The manuscript now called Mus. mss. Bach P. 390, notwithstanding the various corrections and alterations it contains, is an all probability a fair copy made from earlier scores now lost. It is tempting therefore to look upon the fifth and last concerto it contains as the last to be composed. Certainly it is the most fluent and technically assured, as well as having the most demanding solo part. The orchestra plays a more positive accompanimental role in the solo sections than elsewhere. There is also a brief example of the type of dialogue between soloist and orchestra which was to become common in the classical concerto. This occurs almost exactly three-quarters of the way through the first movement when the soloist for the first and only time enters with the opening theme of the ritornello. However, generally baroque gestures and techniques – notably sequences and unison passages – are still very much in evidence. It needed the liberating influence of Johann Christian’s move to Italy in the late spring or summer of 1755 and his exposure to genuine Italian opera, not the old-fashioned variety performed in Berlin, to bring him up to date.

Six Keyboard Concertos, op. 1

If we were not absolutely certain that at least five of the six works in Vols 1 and 2 of this series of Johann Christian Bach’s keyboard concertos were authentic, it would be very easy to conclude that those works and the six presented here were by completely different composers. But his seven years in Italy brought about a remarkable change in Johann Christian’s style of composition. Gone were the late baroque gestures of the North German concerto and in their place were now the fluent, Italianate melodies with clearly defined periods of quite a different style of concerto.

Bach left Italy at the end of June 1762 with, apparently, every intention of returning, after having fulfilled a year’s contract as musical director of the Italian opera house, the King’s Theatre, in London. Initially his working and living environment in London was Italian. He even had lodgings with his employer, the impresario of the King’s Theatre, Colomba Mattei, and her husband in Jermyn Street. However, court was German and a number of German musicians, including his future collaborator Carl Friedrich Abel (1723-87), were active in the city. It can therefore only have been a very short time before Bach was drawn into German musical and court circles. Bach’s involvement with the German musical faction in London did not endear him in the long run to the Italian, but during the 1762-3 season at least lie had a foot in both camps. Johann Christian’s main task as a composer during that season was two compose two full-length operas, but he also found time to write and publish the six keyboard concertos on this CD. On Thursday, 10 March 1763 he placed this advertisement in the London daily newspaper, The Public Advertiser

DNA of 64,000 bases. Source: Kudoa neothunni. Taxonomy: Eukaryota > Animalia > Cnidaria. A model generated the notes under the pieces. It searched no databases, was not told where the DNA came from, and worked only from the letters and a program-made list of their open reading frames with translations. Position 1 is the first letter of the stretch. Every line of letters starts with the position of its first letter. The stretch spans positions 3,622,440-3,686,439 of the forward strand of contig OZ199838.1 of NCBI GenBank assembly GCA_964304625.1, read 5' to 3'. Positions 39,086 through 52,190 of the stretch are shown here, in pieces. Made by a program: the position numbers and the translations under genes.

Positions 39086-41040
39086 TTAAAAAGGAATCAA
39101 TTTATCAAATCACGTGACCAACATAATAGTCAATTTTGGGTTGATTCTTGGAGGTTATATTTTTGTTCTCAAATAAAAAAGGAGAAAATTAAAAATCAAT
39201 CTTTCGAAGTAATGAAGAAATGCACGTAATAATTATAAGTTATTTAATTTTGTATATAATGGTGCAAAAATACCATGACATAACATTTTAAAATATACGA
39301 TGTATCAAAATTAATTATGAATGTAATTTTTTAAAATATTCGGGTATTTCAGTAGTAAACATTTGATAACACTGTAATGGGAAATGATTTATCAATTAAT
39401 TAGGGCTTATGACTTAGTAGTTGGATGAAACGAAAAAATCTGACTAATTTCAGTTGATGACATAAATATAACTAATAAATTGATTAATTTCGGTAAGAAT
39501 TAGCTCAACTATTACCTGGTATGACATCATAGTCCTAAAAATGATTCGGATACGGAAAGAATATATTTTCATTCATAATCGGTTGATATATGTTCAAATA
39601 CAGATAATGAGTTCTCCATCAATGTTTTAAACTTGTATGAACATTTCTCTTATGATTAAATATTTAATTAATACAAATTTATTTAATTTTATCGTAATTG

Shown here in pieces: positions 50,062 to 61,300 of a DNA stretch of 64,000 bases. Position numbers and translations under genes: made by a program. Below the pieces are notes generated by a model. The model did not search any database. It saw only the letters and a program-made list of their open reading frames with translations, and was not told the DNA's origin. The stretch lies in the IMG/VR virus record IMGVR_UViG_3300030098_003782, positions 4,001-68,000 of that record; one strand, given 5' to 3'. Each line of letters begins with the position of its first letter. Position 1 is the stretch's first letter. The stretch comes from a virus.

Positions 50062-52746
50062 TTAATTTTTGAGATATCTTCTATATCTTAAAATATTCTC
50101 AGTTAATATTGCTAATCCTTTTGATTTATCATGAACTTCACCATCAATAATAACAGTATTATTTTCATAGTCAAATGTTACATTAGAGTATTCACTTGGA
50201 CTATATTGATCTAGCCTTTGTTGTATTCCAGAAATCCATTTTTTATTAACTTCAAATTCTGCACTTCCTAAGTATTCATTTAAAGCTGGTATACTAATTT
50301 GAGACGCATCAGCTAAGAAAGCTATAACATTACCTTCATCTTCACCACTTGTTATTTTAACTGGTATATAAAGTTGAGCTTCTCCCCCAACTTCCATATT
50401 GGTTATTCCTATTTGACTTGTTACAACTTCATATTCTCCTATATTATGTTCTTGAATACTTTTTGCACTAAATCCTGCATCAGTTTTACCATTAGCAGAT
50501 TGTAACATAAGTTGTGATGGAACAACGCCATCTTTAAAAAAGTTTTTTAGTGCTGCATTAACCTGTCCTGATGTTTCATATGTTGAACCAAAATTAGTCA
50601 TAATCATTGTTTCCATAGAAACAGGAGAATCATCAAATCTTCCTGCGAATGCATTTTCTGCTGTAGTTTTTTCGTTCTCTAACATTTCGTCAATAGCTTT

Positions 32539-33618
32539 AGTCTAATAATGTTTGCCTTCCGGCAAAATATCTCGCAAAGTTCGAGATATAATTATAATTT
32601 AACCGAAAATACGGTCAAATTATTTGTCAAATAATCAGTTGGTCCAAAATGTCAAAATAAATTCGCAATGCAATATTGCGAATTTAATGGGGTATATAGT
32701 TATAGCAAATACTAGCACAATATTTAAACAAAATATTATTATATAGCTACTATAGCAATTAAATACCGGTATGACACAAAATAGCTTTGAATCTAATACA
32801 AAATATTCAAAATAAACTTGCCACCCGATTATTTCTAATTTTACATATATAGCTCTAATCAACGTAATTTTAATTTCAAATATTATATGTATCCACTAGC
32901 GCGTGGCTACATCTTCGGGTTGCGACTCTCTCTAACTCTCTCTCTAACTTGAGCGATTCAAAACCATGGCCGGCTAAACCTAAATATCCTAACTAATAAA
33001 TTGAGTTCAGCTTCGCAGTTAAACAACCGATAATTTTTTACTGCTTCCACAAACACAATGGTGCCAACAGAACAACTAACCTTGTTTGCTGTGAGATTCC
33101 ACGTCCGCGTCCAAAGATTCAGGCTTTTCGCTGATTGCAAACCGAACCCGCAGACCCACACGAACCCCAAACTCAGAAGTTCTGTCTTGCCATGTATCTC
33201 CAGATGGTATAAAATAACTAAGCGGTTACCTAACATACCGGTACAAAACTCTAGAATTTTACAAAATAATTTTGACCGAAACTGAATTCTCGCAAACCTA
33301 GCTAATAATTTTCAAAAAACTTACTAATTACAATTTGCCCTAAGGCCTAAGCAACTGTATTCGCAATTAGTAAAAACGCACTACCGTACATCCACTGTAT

This Day is published,
Price One Guinea,
SIX Concertos for the Harpsichord, with
Accompanyment, for two Violins and a
Violoncello. Dedicated
Permission to her Majesty. Composed by
Signor John Bach.
Printed for the Author, and to be had of
him at Signora Mattei’s
in Germyn-street, St. James’s, and at Mr.
Hanimel’s Music Shop in
King-street, St. Arm’s, Soho.

The text of the formal dedication is included in the magnificent presentation copy of the first edition once in Queen Charlotte’s possession and now in the British Library. The original French text is given in the French language section of this booklet.

To the Queen


It having very graciously pleased Your Majesty to admit my services to Her in the art of singing, I have made it a duty to employ all my diligence to Her studies, and to Her amusement.
It is in this regard that I have taken the liberty of offering Your Majesty this feeble sample of my work.